We then entered the forest where the terrain was rough with loose gravel and exposed tree roots. We stopped to access the situation. The uphill trail just ahead looked too treacherous with a large exposed tree root. There was no way for cousin in her chair to avoid that bulging root. Any hard, jarring movement of the chair could result in painful muscle spasms. She also didn’t want to risk damaging her wheelchair. Our friend hurried ahead along a narrower path and found an easier route. It was still gravelly and windy with a portion of the trail going downhill. At this point, I gently encouraged my cousin to take it easy on the path and go slow. I feared she may go too fast over the uneven ground and that any sudden jarring movement would hurt her. I also grasped tightly onto the arm of the chair (as if I could stop a 300 pound wheelchair from rolling too fast, oh hum). But I needn’t have worried so much as she expertly drove her chair and gently traversed the rough terrain. Once again we all enjoyed nature’s beauty. There is just something about being in nature which is nourishing to the spirit. When I can I like to just journey to a beautiful place in nature and it seep into my soul
We rounded another bend in the trail and found a small clearing. Here my cousin relaxed in the shade of the forest while we began our search. We soon found out that this would not be an easy find at all. Our target area included rough terrain, with steep paths, rocks, trees, and bushes. Our main clue alluded to a “foundation or lack thereof.” My GPS kept directing us to a certain tree atop a small hill, so I wondered about the “foundation” or trunk. Every time I climbed that hill, I could see my cousin and I would wave to her as she continued to soak in the greenery and shade of the gently swaying trees. I circled and searched for a hollowed opening of the nearby tree. Found nothing there. I also slipped along the steep and slanting hillside but managed to maintain my footing. We looked for other hollowed out trees and checked beneath the loose base of a light pole. Still found nothing. Deeper in the woods, our young friend found an old and crumbly foundation with large circular openings; we searched inside but only found lurking spider webs. Looking at the GPS again, I retraced my steps back to the first tree upon the small hill and waved again to my cousin. I also shrugged my shoulders to signal that we haven’t located the cache. The tree or that immediate area appeared to be the target. I let myself slide down a steep bank of dirt and found a rock wall embedded in the hillside. We studied and felt along it looking for any loose stones which may hide a container. Again, we came up empty.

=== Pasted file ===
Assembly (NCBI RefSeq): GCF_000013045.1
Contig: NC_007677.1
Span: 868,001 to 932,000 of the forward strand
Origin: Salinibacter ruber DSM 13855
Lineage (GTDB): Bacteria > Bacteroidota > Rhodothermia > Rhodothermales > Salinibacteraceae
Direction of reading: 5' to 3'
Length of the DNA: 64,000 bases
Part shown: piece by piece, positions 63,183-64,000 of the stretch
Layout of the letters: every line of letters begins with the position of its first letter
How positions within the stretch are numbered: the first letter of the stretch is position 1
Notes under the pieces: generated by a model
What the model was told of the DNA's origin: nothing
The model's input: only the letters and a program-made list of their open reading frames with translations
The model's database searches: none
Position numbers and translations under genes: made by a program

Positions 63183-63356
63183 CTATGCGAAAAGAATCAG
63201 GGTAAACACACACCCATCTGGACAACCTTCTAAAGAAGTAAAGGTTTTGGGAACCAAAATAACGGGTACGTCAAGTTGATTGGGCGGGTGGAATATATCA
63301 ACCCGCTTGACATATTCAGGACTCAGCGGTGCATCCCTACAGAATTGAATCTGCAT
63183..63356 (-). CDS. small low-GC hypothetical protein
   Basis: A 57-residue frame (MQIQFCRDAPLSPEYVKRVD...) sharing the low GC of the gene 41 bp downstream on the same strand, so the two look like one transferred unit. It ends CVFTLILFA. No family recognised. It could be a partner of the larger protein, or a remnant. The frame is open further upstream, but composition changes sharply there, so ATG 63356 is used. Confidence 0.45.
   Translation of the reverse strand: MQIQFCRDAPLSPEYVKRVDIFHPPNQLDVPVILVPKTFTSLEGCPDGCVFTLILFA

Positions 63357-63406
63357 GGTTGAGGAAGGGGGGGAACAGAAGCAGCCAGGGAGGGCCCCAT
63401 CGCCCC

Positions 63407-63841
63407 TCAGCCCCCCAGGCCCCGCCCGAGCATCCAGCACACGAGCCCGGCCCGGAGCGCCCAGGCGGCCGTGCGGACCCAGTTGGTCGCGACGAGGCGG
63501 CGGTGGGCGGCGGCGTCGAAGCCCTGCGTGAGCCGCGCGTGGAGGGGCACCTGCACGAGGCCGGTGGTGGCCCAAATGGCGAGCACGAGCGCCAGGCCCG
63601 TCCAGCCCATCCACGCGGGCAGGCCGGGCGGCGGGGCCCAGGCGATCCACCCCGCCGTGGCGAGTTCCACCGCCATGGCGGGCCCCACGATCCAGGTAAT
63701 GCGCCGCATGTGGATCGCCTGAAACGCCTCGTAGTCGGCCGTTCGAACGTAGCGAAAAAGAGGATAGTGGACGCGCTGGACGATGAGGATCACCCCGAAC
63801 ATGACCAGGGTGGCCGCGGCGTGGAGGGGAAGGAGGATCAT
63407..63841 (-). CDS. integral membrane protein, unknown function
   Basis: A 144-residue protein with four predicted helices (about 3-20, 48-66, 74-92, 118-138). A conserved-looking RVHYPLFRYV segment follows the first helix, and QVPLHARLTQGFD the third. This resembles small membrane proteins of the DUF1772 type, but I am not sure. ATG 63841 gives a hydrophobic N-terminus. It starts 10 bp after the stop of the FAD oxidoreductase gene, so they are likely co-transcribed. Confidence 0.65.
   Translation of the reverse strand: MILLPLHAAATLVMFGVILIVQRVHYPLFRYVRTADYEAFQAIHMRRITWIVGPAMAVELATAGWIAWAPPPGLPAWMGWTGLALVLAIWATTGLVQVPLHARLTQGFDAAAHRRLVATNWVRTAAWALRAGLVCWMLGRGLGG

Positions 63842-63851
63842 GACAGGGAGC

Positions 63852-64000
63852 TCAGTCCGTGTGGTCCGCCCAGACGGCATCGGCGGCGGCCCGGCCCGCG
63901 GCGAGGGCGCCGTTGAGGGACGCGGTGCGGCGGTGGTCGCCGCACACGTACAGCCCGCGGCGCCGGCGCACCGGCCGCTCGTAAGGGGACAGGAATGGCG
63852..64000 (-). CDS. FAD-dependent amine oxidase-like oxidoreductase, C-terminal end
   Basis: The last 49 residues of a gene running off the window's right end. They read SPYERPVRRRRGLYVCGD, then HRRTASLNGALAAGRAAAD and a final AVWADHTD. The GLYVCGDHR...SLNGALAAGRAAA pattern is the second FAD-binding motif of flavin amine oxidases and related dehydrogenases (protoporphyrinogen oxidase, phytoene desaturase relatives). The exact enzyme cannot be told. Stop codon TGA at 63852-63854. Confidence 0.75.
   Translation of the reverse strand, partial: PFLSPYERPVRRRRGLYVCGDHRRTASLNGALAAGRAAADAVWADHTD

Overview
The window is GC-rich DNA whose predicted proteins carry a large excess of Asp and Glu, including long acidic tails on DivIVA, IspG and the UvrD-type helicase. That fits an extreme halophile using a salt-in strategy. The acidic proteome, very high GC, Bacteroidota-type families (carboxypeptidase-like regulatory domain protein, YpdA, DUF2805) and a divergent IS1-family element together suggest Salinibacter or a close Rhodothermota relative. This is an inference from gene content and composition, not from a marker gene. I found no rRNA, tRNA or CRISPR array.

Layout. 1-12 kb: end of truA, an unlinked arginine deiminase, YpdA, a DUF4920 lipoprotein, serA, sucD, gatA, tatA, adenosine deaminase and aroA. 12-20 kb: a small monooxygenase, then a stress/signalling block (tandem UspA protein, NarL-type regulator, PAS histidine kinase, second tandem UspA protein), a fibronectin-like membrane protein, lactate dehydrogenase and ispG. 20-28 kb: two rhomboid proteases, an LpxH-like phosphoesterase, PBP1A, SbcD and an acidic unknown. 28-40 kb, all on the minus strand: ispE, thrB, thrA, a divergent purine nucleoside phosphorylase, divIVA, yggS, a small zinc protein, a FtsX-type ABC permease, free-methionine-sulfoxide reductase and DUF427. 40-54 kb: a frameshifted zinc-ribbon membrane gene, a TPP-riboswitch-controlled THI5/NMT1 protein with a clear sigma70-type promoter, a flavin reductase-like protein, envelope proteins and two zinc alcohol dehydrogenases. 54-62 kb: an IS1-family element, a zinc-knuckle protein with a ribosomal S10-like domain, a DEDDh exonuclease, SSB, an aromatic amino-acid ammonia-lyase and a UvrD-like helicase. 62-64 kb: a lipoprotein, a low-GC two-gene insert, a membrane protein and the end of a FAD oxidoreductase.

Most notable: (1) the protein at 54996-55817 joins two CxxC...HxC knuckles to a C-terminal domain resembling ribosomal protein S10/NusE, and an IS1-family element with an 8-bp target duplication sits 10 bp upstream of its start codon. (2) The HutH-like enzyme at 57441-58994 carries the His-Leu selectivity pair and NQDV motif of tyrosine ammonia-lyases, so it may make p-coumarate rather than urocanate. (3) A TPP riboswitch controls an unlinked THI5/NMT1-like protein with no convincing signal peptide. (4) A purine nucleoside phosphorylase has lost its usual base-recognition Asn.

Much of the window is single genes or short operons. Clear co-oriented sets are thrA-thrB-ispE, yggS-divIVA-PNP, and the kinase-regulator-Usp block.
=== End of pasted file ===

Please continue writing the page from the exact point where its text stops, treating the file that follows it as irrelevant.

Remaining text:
Upon studying my GPS again I arrived at the unfortunate conclusion that my readings were inaccurate. Therefore we needed to expand our search area. We traveled back towards the crumbly cement foundation hidden in the forest and reached a small wooden cabin. Our friend trekked around the far side of the building and after a few minutes of quietness she suddenly called out, “I found it, I found it.” The cache was hidden beneath the floor of the cabin where normally would be a cement wall support.
This time it was a large cache; a plastic storage container filled to the brim with small trinkets. With bubbling excitement, she raced through the trees to show my cousin. My cousin was just as ecstatic about our find. We sifted through the “treasure” and opted to make a trade. Our friend added a pin/button to the cache and removed an orange, striped rubber snake. She dashed back through the woods to replace the container for the next hopeful geocache seeker. We are all pleased with our latest success and wish we had time for more such adventures. But my visit here is nearing an end. Thus concludes my geocaching adventures with my cousin in the state of Washington (at least for this visit). Stripe the Orange Snake will be on his way to a new cache in the state of Minnesota.
My guess is that there will be a part 4 concerning where the snake finds its new home in Minnesota! Great trilogy Becky!
Thanks Kathy, you were a great help and a wonderful encourager along the way.
You are very welcome Becky!
Going geocaching with you and Kathy was a wonderful experience! I hope the journey of our rubber snake is an interesting one!
Lydia, it was very nice to meet you and to have your help in looking for the caches. I wish for everything to go well for you. I do have an idea for Stripe, the Orange Snake. So that will be a new story here.
A very enjoyable read